African Elections 2014: Guinea Bissau

Free and fair elections are an essential component of any well functioning democracy. Yet, elections can often be the source of civil unrest, elite machinations, and political violence as both those in power and various constituents may feel threatened by change or upset at the lack of change. In 2014, executive level elections are scheduled in six African states: Guinea-Bissau, Malawi, Mozambique, Namibia, Mauritania, and the Central African Republic. But will the elections be fair? Will the current leader step down if defeated? Will societal upheaval or the military undo the democratic process? Will the election even happen?

Guinea Bissau is scheduled to have the first executive level election this year in March after having postponed the elections in November. While it is promising that the elections were not postponed indefinitely, the country’s string of coups and coup attempts in its recent history tells us that the upcoming election may not go smoothly.

In 2008 then president Joao Bernardo Vieira dissolved the government, survived a coup attempt,  but was murdered the following year. In 2010, then prime minister Carlos Gomes Junior was arrested and threatened with death on account of protestors in the streets. Later that year, the Carter Center Election Observation Mission noted some problems during the 2010 elections but ultimately concluded the election held up to international and regional obligations to be considered a genuine elections. In 2011 there was yet another coup attempt and in 2012 the military arrested the two leading candidates between the 1st and 2nd round of a runoff election.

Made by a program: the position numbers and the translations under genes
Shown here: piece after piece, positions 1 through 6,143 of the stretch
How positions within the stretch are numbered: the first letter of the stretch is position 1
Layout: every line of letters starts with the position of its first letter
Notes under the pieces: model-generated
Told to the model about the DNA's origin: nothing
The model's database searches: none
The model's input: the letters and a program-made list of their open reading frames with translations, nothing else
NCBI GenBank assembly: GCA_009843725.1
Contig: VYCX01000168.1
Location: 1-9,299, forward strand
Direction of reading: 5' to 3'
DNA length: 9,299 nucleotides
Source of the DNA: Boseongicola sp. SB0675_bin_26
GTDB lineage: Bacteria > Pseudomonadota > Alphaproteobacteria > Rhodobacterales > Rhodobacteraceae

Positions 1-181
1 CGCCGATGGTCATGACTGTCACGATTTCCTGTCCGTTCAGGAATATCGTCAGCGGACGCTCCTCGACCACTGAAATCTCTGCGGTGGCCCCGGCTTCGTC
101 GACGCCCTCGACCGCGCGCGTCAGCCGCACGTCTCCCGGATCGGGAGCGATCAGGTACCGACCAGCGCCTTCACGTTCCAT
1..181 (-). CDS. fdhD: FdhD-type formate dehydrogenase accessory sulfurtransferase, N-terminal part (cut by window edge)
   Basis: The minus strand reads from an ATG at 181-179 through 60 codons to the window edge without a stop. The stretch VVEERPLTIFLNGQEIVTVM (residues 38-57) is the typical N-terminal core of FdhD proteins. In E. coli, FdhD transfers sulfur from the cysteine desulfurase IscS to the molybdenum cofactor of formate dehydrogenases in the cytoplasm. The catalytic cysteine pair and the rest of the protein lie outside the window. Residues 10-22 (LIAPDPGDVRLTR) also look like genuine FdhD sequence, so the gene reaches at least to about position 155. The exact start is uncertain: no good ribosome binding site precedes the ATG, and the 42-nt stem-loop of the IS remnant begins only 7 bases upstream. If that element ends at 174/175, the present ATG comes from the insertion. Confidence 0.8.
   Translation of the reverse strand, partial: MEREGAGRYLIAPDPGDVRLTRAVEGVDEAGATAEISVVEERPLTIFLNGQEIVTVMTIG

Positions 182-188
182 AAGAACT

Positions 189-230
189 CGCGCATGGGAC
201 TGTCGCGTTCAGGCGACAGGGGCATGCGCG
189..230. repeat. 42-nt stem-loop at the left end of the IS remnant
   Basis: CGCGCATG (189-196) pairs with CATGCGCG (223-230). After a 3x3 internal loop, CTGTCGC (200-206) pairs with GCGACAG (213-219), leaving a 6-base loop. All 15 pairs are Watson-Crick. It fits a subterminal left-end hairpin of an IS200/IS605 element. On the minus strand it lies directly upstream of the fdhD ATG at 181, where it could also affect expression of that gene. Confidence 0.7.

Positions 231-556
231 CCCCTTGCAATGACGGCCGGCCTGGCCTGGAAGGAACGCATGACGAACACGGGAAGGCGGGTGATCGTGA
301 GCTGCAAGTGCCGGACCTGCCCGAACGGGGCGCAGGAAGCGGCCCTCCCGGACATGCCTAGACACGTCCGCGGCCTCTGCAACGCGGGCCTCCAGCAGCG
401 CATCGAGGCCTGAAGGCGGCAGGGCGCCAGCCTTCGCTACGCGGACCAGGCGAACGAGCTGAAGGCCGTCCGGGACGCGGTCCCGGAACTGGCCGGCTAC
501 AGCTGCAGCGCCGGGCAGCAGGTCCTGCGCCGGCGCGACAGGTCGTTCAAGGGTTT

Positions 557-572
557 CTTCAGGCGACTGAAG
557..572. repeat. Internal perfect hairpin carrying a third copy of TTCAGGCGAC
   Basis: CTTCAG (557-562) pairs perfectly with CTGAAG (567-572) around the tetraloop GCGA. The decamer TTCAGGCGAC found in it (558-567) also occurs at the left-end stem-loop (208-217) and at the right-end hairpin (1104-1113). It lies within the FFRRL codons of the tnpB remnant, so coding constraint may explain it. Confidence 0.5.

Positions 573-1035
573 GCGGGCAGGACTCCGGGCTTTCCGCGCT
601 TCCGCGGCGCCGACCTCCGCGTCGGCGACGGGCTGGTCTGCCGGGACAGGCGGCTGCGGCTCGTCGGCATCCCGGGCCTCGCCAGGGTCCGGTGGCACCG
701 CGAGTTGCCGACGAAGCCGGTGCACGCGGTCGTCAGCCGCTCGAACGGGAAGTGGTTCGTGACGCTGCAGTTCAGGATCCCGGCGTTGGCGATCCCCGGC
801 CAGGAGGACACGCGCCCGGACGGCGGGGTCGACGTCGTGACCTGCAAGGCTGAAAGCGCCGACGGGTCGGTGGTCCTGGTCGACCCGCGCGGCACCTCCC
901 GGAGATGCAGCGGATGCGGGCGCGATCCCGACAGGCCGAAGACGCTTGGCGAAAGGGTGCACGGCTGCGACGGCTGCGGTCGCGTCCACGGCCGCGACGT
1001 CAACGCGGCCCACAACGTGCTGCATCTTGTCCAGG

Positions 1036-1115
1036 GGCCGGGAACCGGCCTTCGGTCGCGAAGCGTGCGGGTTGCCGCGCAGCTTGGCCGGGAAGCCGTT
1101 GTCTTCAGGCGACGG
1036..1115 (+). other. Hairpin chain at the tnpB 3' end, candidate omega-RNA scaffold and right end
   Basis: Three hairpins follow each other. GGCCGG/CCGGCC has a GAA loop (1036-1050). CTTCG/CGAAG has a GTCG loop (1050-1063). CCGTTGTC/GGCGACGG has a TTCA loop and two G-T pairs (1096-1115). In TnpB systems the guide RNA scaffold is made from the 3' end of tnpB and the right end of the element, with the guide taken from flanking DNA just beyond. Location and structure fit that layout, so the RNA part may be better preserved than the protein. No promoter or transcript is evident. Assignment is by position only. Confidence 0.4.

Why so many coups? With the country being located on the tip of West Africa, Guinea Bissau has, in recent years, become a transit hub for Latin American drug cartels transporting their products to Europe. This trade is largely controlled by the military and the profits from it are enormous. The UN has threatened sanctions should their be any efforts to derail or delay the election process, but unless those sanctions pose a bigger risk than the immense rewards offered by the drug trade we may see another coup attempt whenever the democratic process becomes inconvenient for the military.

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One Response to African Elections 2014: Guinea Bissau

  1. sorensond says:

    This is an interesting point, with the military largely in control of the drug trade it would seem likely that coups will continue as long as military leaders feel a threat to their profits from the drug trade. Several questions come to my mind, first, I wonder if there are incentives that could turn military elites away from the drug trade? Additionally, do states such as Guinea-Bissau have the capabilities to effectively confront and curb the security threats posed by international cartels?

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